The mahi-mahi or dolphin fish means very strong in Hawaiian.  It is a surface-dwelling ray-finned fish found in off-shore warm, tropical, and subtropical waters worldwide.  This fish is in no way related to the common dolphin (or “flipper”).  Mahi-mahi typically live around 4-5 years and average 15 to 30 pounds.  They have compressed bodies and long dorsal fins extending nearly the entire length of their bodies.  Their anal fins are sharply concave.  They have beautiful colors:  golden yellows on their sides and bright blues and greens on the sides and back.  Mature males have prominent foreheads protruding well above the body proper (imagine them running into a wall and having a flat forehead because of it).  Females have a rounded head (that appears “normal”) and are usually smaller than males.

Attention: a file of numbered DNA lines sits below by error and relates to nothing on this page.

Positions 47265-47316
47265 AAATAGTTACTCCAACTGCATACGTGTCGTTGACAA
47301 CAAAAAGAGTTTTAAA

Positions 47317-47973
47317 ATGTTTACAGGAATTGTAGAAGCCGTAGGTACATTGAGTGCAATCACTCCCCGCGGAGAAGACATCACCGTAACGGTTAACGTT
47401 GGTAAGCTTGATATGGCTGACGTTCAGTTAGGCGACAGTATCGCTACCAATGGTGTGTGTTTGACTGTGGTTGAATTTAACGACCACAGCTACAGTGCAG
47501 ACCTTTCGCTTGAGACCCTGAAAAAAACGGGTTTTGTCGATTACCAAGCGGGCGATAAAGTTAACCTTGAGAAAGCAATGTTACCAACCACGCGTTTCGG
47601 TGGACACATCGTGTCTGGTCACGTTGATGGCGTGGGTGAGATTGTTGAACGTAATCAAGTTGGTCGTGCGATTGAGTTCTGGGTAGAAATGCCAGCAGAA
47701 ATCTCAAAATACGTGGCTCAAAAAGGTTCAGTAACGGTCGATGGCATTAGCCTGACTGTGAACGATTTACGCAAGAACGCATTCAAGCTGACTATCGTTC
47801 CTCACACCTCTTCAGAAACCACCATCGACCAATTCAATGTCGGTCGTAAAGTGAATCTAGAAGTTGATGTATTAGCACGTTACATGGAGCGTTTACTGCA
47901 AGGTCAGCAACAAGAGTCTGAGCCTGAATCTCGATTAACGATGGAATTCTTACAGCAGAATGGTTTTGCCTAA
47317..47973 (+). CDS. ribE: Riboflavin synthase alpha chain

Mahi-mahi are among the fastest-growing fish.  They spawn in warm ocean currents throughout much of the year, and their young are commonly found in seaweed.  Mahi-mahi are carnivorous, feeding on flying fish, crabs, squid, mackerel, and other forage fish.  They have also been known to eat zooplankton and crustaceans.

The mahi-mahi’s taste resembles other whitefish such as flounder and tilapia.